The area of convection previously located near 16.5S 37.7E, is now located near 16.4S 38.4E, approximately 510 nm north- northwest of Antananarivo, Madagascar (click here for previous images). Here, the country’s coastline can be seen through the convection  thanks to the Chelys Satellite Rapid Response System (SRRS) “borders” feature.

The area of convection previously located near 16.5S 37.7E, is now located near 16.4S 38.4E, approximately 510 nm north- northwest of Antananarivo, Madagascar.

Animated infrared (IR) satellite imagery reveals formative banding wrapping into a low level circulation center (LLCC) that is located over Mozambique. The LLCC is tracking eastward, heading toward the open water of the Mozambique Channel. The IR and total precipitable water loops suggest that tight turning over the channel may be consolidating and forming a new LLCC.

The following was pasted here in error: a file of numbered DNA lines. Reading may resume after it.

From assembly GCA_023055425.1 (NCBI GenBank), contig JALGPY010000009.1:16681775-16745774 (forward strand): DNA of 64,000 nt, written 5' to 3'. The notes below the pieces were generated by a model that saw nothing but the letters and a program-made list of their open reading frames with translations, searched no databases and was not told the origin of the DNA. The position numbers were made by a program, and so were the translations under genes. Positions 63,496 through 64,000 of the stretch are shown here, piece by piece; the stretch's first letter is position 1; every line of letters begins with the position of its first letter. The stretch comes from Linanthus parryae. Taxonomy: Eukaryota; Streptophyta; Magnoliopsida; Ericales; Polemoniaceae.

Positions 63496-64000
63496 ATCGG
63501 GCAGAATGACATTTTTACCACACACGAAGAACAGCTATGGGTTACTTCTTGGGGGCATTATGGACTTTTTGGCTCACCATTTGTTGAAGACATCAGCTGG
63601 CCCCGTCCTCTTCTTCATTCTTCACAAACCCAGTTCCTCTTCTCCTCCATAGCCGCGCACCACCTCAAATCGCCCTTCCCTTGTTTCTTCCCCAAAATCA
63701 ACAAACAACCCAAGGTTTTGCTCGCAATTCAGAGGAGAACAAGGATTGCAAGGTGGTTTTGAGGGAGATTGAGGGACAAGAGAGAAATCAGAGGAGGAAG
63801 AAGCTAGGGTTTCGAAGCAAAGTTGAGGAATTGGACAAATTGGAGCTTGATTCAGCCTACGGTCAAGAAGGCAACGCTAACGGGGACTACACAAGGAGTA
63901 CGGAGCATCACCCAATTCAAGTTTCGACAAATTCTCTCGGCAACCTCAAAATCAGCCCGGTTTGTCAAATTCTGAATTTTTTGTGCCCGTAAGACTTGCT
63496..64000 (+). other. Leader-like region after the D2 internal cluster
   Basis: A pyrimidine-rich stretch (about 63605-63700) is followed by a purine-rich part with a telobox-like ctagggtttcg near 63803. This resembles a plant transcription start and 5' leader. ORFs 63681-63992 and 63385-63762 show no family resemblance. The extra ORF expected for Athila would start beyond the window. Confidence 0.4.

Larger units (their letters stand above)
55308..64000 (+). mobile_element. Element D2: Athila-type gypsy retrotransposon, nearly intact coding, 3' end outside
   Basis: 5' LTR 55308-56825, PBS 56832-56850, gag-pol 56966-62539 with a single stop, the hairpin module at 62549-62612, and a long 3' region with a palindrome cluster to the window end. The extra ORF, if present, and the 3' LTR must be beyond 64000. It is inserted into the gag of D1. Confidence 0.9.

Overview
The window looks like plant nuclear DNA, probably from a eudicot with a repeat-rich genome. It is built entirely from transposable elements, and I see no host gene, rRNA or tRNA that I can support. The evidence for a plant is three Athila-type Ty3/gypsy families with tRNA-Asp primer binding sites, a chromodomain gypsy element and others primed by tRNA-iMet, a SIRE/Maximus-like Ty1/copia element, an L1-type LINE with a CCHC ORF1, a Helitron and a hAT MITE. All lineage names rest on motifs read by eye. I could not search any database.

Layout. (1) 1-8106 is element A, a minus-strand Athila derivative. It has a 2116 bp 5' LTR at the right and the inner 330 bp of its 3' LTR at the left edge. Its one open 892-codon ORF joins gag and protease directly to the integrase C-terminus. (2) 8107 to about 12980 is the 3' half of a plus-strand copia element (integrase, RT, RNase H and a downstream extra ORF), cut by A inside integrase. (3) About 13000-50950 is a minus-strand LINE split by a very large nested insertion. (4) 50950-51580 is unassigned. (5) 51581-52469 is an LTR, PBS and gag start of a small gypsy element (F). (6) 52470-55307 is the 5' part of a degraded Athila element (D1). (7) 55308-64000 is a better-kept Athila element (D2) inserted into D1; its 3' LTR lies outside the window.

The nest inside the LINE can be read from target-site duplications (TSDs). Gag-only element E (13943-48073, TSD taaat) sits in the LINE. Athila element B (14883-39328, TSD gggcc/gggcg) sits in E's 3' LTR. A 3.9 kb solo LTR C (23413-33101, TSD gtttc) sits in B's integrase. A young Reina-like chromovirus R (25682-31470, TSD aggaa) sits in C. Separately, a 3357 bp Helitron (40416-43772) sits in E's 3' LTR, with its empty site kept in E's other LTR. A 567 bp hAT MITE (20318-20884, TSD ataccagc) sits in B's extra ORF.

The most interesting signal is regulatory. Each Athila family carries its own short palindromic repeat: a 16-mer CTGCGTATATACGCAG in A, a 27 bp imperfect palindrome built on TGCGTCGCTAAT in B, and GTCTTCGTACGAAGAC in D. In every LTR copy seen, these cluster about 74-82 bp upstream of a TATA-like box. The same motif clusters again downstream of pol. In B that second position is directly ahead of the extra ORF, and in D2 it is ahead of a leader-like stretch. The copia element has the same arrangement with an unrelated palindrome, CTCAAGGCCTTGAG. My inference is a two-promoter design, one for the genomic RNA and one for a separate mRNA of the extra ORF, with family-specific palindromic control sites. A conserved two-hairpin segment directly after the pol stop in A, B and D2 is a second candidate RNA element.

Upper level analysis indicates a point source has developed over the system, providing good outflow. Vertical wind shear (VWS) is moderate (20 knots). Sea surface temperatures remain favorable for development at 29 to 30 degrees Celsius. Numerical models indicate development is likely over the next 48 hours. Maximum sustained surface winds are estimated at 20 to 25 knots. Minimum sea level pressure is estimated to be near 1003 mb. Due to improved banding and favorable conditions over the Mozambique Channel, the potential for the development of a significant tropical cyclone within the next 24 hours is upgraded to medium.

Area of Convection Off Coast of Madagascar

22.8S 37.9E

February 16th, 2013 Category: Tropical Storms

Area of convection – February 15th, 2013

Enhanced image

An area of convection is located near 21.2S 39.8E, approximately 425 nm west- southwest of Antananarivo, Madagascar. Here, the coast of Madagascar can be seen through the convection  thanks to the Chelys Satellite Rapid Response System (SRRS) “borders” feature, which overlays countries’ boundaries on satellite images.